American Record Guide

Giovanni Antonio Guido (c 1675 to after 1728) was a contemporary of Vivaldi; his Four Sea­sons takes the poetic conceit into French court life. The piece survives in an undated set of parts, printed in Versailles and listed as Opus 3. It may or may not pre-date Vivaldi’s famous set of four violin concertos (published in 1725, but available in manuscripts for a number of years before that), but the answer as to who-copied-who doesn’t really matter. Guido’s seasons are French suites with many movements, not Italian violin concertos.

Among the few details known of Guido’s life is that he was in the service of the Duc d’Orleans, a great patron of music and an enthusiast of the Italian style. Guido adapted that style for the enjoyment of his patron. As with Vivaldi, poems were attached to each piece, either by the composer or an editor, and in the Guido suites short excerpts from the poems are matched to the movements. The complete poems are printed in the booklet (in French only) and the text fragments are included in the track listing. It would be helpful for the listener to have English translations, at least of the fragments.

The performances by The Band of Instru­ments are completely engaging. They have mastery of all the effects Guido comes up with (chirping birds, marching warriors, laughing Bacchantes, and crashing storms among them) and they play with energy, imagination, character, and poetry. Some movements – such as Muzette and Danse Des Bergers from ‘Spring’ – are characteristically French, and others – such as the opening of ‘Summer’ – lean towards the Italian style before turning to French elements such as a cuckoo’s song with a “knitting” accompaniment that brings Couperin’s harpsichord suites to mind.

There are some human characters too, and the ensemble brings them vividly to life: for example the respectful lover (L’Amante Respectueux from ‘Summer’) makes a deep reverence when approaching his beloved, and the hunters pursue a deer first with surging force and then with tiptoeing stealth (‘Autumn’). ‘Winter’ starts with hushed tones and chilled pauses, but ends with good cheer, banishing sadness in a prestissimo flourish.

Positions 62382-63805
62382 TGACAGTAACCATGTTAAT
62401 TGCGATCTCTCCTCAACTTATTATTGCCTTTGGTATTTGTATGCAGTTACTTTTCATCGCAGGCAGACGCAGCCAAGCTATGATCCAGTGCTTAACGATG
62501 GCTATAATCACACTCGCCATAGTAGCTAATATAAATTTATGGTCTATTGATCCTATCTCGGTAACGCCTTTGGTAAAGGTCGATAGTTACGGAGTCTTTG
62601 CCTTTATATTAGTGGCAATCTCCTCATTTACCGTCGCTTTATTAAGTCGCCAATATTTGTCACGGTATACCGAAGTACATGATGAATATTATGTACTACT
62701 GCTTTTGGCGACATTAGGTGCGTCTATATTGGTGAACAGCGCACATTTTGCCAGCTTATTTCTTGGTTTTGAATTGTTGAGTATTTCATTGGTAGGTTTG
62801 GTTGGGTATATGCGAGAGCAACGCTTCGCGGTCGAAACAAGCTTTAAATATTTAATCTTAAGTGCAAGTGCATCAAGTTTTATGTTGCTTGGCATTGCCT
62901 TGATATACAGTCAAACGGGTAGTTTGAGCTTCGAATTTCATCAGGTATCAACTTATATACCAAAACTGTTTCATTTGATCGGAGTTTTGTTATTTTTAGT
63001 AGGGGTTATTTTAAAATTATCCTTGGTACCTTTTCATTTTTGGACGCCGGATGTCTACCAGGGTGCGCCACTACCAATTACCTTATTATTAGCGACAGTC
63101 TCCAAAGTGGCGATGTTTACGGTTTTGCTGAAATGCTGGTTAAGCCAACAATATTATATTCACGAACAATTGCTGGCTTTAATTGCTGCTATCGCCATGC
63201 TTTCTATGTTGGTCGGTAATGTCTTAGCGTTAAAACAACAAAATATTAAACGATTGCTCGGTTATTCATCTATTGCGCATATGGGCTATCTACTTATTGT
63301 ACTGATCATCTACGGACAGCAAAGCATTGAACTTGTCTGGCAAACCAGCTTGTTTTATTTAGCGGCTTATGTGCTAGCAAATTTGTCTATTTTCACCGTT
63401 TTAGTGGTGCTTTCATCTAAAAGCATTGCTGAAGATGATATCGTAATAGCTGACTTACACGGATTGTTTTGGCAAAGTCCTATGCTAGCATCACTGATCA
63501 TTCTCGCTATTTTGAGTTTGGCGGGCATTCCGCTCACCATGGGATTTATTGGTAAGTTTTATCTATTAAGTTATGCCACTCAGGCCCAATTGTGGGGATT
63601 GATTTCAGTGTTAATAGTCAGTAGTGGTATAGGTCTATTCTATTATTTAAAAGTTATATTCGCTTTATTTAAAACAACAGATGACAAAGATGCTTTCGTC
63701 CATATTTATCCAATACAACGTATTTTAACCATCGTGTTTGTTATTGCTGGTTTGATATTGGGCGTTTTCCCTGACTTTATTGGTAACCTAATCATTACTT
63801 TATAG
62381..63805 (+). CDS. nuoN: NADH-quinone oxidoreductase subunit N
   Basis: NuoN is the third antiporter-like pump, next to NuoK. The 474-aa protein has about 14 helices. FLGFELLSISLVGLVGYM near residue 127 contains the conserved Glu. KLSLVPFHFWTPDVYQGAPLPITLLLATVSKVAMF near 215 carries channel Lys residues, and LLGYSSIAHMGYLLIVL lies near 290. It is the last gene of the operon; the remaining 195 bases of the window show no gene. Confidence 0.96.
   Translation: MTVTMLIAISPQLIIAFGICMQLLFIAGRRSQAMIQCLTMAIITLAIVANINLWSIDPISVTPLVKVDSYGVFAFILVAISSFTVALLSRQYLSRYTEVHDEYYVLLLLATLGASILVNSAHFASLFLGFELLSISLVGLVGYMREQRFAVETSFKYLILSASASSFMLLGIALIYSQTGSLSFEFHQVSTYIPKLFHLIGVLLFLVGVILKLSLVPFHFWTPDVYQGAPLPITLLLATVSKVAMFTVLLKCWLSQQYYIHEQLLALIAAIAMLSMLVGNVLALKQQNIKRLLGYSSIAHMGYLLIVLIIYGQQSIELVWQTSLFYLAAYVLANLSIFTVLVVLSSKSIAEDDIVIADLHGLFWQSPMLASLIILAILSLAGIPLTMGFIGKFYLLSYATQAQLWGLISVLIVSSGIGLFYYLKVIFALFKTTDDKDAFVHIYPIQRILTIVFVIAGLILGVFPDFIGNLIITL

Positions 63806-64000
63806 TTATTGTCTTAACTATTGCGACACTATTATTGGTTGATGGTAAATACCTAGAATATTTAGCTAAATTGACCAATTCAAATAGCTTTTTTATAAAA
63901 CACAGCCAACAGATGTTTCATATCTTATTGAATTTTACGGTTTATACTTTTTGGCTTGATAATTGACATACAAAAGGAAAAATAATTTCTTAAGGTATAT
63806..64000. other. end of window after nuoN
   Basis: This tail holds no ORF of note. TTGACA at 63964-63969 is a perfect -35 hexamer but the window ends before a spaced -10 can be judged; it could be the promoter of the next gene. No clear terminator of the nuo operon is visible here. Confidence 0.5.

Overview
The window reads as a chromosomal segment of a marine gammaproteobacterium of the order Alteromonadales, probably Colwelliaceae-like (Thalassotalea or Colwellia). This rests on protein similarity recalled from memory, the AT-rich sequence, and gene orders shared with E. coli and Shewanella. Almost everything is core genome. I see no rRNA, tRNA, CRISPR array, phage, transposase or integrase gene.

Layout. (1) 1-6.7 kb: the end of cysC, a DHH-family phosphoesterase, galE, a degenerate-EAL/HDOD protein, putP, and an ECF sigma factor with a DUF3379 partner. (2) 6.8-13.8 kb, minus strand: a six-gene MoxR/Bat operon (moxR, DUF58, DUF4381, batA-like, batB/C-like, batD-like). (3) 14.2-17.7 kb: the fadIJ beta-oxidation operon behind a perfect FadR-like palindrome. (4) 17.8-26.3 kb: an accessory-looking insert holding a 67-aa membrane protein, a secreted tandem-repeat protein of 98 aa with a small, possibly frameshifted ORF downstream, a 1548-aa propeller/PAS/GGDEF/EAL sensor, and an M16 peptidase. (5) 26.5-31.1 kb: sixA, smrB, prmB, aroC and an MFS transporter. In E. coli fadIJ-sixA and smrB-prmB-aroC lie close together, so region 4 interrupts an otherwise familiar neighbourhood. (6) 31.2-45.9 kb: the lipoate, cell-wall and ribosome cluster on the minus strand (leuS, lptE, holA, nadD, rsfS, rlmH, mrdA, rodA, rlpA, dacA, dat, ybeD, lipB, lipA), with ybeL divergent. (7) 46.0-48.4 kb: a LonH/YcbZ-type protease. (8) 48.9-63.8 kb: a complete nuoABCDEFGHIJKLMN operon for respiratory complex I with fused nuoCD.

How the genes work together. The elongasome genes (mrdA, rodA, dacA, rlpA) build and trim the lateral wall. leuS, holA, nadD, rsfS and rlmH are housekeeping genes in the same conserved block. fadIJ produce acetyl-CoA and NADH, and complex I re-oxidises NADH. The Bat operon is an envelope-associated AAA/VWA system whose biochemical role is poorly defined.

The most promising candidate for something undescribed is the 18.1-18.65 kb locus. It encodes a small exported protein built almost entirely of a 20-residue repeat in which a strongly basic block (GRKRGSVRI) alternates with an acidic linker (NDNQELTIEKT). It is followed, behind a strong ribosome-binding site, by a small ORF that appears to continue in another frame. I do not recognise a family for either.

There is a recording of a Four Seasons Guido piece on a disc by the Arte dell’Arco ensemble, but it can’t be the same piece as here. There the Guido is coupled with the Vivaldi, but the total timing is 56 minutes, and the Guido alone here is 66 minutes. There is no reference in the present booklet to any other Seasons by Guido or to a shorter version. The CPO was reviewed twice in ARC (S/O 2004 & N/D 2012); perhaps it’s just selected passages. Ms Crawford found it a charming and lively imitation, whereas Mr Haller found it a pleasant but pallid trifle compared to Vivaldi. Both praise the addition of a significant contingent of winds and horns in the arrangement of the Vivaldi.

The present “complete” recording is a real find and a grand evening’s divertissement. The musicians of The Band of Instruments prove themselves extremely fine advocates of this inventive music.

—Catherine Moore